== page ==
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Guaranteed Investment Certificates (GIC)
A deposit instrument paying a predetermined rate of interest for a specified term, available from banks, trust companies and other financial institutions. Also called certificates of deposit (CDs).
General partnership
Under a general partnership, all the partners are “general partners” who have the same rights and obligations and they are all legally liable for the debts, losses, damages or obligations of the partnership (unlimited liability).
Green sheet
A tool used by investment dealers for internal purposes during the product review process. It outlines the new issue for sales staff and gives some direction about the strengths and weaknesses of the offering.
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Investment Industry Regulatory Organization of Canada (“IIROC”)
The self-regulatory organization (SRO) for investment dealers.
International Organization of Securities Commissions (IOSCO)
At the global level, securities commissions and SROs work through the International Organization of Securities Commissions (IOSCO), which is the recognized standard setter for securities markets.
International Organization for Standardization (ISO)
A non-governmental organization, ISO is the world’s largest developer and publisher of International Standards.
Investment fund reinvestment exemption
A type of exemption designed to facilitate the reinvestment of dividends and the investment of optional cash amounts in an investment fund by an existing security holder.
Investor Protection Corporation (IPC)
Provides protection to customers in the event of the bankruptcy of an MFDA member.
Initial public offering (IPO)
The first sale of securities by a private company to the public.
Independent Review Committee
Reviews conflict of interest matters referred to it by the manager and to provide its decision to the latter.
Investment Fund Manager
A firm that directs the business, operations or affairs of an investment fund. A firm that manages the business activities of the investment fund other than the function of portfolio management.
Information circular
A document that is usually sent to shareholders along with a proxy, to help prepare them for an upcoming shareholders’ meeting. The information circular may deal with matters such as the election of the Board of Directors, mergers and acquisitions, or financing needs.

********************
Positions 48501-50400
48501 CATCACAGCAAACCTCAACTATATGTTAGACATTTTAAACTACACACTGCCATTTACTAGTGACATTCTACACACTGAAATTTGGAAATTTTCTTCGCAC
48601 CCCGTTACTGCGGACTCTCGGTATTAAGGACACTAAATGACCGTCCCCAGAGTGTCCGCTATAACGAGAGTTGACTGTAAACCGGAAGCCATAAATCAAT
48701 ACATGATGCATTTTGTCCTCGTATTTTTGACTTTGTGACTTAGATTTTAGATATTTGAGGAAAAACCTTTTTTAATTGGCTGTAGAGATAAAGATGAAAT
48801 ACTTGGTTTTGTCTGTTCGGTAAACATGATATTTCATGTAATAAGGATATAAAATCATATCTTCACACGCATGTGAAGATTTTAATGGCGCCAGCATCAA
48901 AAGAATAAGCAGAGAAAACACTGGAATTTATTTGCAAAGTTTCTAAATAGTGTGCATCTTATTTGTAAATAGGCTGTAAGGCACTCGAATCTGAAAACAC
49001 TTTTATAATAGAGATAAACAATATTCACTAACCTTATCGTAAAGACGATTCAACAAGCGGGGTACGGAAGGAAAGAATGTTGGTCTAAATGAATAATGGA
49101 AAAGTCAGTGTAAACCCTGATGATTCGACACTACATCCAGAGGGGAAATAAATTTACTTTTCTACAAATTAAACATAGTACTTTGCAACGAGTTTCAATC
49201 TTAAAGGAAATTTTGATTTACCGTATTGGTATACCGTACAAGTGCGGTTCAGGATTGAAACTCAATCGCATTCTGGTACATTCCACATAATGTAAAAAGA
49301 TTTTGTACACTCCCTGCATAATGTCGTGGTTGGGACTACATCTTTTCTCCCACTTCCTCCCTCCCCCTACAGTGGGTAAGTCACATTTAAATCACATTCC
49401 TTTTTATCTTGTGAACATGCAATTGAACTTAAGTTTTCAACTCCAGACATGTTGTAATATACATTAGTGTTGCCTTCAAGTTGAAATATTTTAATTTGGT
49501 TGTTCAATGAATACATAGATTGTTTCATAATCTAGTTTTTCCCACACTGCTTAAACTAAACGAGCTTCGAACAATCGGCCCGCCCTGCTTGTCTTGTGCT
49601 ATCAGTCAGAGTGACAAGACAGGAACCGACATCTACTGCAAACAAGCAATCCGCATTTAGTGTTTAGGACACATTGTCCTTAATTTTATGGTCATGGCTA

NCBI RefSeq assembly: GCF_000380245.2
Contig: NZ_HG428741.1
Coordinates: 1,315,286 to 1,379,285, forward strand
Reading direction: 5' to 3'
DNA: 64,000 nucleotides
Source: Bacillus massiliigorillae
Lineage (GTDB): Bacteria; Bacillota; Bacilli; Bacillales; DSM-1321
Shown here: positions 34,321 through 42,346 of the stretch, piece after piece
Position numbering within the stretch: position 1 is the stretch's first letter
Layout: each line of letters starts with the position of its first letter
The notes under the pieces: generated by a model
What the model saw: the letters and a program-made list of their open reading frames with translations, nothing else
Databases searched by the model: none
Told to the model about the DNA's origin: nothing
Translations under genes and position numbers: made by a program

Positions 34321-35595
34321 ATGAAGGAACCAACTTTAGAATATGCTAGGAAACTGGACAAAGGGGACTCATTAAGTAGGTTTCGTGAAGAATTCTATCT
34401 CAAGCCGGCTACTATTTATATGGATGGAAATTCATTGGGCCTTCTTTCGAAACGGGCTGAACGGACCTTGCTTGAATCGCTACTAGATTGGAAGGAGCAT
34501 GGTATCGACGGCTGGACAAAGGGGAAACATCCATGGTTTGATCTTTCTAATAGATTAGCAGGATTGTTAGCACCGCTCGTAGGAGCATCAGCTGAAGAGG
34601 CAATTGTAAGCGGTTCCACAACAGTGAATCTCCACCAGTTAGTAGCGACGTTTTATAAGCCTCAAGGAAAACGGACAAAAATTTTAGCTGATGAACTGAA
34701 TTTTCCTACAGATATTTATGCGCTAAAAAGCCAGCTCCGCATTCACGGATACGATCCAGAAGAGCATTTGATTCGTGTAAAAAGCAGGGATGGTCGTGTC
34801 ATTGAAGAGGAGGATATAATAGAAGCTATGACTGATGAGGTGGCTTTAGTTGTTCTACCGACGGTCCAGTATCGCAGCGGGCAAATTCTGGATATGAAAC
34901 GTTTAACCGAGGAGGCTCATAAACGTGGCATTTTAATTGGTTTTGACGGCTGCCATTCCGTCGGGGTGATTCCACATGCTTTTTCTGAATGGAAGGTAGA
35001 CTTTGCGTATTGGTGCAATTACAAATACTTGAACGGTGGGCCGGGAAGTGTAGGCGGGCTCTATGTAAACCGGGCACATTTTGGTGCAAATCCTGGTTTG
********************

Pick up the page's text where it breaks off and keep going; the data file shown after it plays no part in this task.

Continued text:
Indirect liability
A legal obligation resulting from damages awarded to an injured party because of someone else’s negligent act. For example, a registered firm may be held accountable in the event of negligent behaviour of one of its employees.
Investment Dealer
A dealer who is registered to trade or act as an underwriter in respect of any security. Investment dealers must become members of the Investment Industry Regulatory Organization of Canada (” IIROC”).
Internal control
The MFDA has adopted the definition of internal control in the Handbook of the Canadian Institute of Chartered Accountants:

“Internal control consists of the policies and procedures established and maintained by management to assist in achieving its objective of ensuring, as far as practical, the orderly and efficient conduct of the entity’s business. The responsibility for ensuring adequate internal control is part of management’s overall responsibility for the ongoing activities of the entity.”

When a corporation agrees to indemnify a director or officer, it may mean that the corporation agrees to provide and/or pay for legal counsel for directors for actions they engage in on behalf of the company. In some cases the indemnification may also include paying damages arising as a result of those actions.
Insider trading
The purchase or sale of a security by a person who has access to material information about the security, which is not yet available to the public.
Interest rate
The rate (i.e. amount charged), expressed as a percentage of principal, by a lender to a borrower for the amount borrowed.
In the context of a company’s balance sheet, insolvency means having negative net assets, meaning that company liabilities exceed company assets.
A legal entity that develops, registers and sells securities in order to finance its operations. Issuers, which may include governments, corporations or investment trusts, have legal responsibility for the obligations of the issue and for reporting financial conditions, material developments and any other operational activities as required by legislation and regulations.
See International Organization of Securities Commissions.
An offer of securities to the public either through a stock exchange, or an offer of securities to a select group, usually through a private placement.
See Investor Protection Corporation.
See Initial public offering.
See Independent Review Committee.
See International Organization for Standardization.
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Know Your Product
The responsibility for mutual fund representatives to inform themselves about the products they sell to ensure suitability requirements are met.
See Know Your Product
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Limited market dealer
A category that in Ontario and in Newfoundland and Labrador has been replaced by ‘exempt market dealer’.
Limited partnership